Think about what would happen if someone could guess all your passwords. They’d get at your email, they’d be able to order things from Amazon on your credit card, they’d have access to your contacts and calendars, and even to your bank accounts.
Most Commonly Used Passwords
For many people, passwords are an afterthought. The most commonly used passwords are things like 123456, password, qwerty, letmein, iloveyou, and starwars. And 4 percent of people – that’s one out of every twenty-five of your friends and co-workers – used 123456 to protect accounts. And others still leave passwords on sticky notes on their monitor or desk.
With the many data breaches that have exposed peoples’ email addresses, user names, and passwords, all available to hackers willing to spend a few bucks, it is increasingly foolish to use a simple password. But the downside of this is that it is hard to remember a password like DqAJt4acfJ3owB; it’s easier to remember your pet’s name or the name of your favorite Game of Thrones character or sports team.
Why You Should Use a Password Manager
As our dependence on online accounts has increased, so have the options for protecting our data. And using a password manager, an app that stores your passwords, can help you keep all your accounts secure. The principle of these apps – and of software included in various operating systems – is that you create complicated passwords and don’t need to remember them, because the app, or the operating system, remembers them for you. All you need to remember is a master password, the one that unlocks your password manager.
Password Manager Options
There are several excellent password managers, such as 1Password, LastPass, and DashLane, all of which provide you with the tools to create memorable passwords and to fill them in when you need to log into a website or service. (And if they can’t auto-fill, you can copy the password from their databases and paste them where you need to.) Here are two examples of passwords generated by 1Password:
A password manager uses an encrypted database that is often stored in the cloud, so you can sync from, say, your laptop to your smartphone, and have access to all your passwords when you need them.
No Need to Remember Passwords When Using a Password Manager
Each time you create a new login on a website, for example, the password manager can suggest a password – either using random letters, numbers, and symbols, or using a string of random words – enter it for you, and save it. When you need to log into the site, you don’t need to remember that the password is frail-regulate-cadet, and, in fact, you don’t even need to know what it is. Your master password, the one that unlocks the password manager, is all you need to recall. That master password is the key that unlocks the password manager’s database, and the app takes care of the rest.
Password managers are also great for teams who need to share access to certain apps and services. For example, your social media team may all need to log into your Facebook, Twitter, and Instagram accounts; a password manager lets you set up a shared database with just those passwords, so any team member can access them. You can also easily change these passwords if you’re worried about a breach or a rogue employee, and the new passwords are automatically available to everyone sharing the database. And password managers offer tools for businesses to see which passwords your employees have used, and when.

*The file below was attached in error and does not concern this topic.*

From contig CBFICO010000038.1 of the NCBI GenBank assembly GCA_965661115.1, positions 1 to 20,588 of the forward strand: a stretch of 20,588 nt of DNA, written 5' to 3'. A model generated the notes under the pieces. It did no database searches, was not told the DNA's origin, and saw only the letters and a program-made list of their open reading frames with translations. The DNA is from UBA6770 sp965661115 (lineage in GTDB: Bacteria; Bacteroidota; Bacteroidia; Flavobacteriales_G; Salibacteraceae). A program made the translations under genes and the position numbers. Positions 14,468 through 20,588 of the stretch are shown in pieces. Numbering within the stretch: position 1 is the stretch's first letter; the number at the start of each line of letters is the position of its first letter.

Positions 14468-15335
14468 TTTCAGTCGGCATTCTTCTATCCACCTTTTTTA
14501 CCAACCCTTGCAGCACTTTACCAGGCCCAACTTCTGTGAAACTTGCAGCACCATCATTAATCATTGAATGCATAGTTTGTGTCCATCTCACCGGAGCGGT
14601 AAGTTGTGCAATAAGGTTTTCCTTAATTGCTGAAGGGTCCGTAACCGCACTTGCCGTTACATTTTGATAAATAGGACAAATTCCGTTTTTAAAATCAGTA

Password Managers Offer More than Just Password Storage
Password managers offer much more than just password storage. You can also store other types of data, such as personal information in encrypted secure notes, bank account details, and you can auto-fill website forms with your credit card information. And if you use two-factor authentication on your most important accounts – which you should do wherever possible – these apps can provide you with the one-time codes you need to complete your logins.
With a password manager, you still need to create and remember a secure master password, and there are some techniques for that. Don’t just use, say, your daughter’s first name and date of birth; that’s the kind of info a hacker can find out. One good method is to use four random common words, as this XKCD cartoon explains.
Don’t Forget Your Master Password
You’ll need to keep your master password stored somewhere safe. It’s a good idea to print it out and put it in a safe deposit box, or a safe at your home or office. Because if you forget that password, then you’ll be locked out of all your accounts. Don’t put it on a sticky note or on a bit of paper in your desk; if anyone gets access to it, you’re in big trouble. You could also put it in an app you use or your smartphone or computer that can encrypt files, but that’s a bit risky. The main point is that the master password is the one thing you absolutely need to be able to remember or access. This said, once you start using a password manager, you’ll be entering that master password often enough that you’ll easily remember it. And you won’t have to remember any other passwords.
Do you use a password manager at work? If so, which password manager do you use? If not, what’s the hold up? Tell us in the comments below!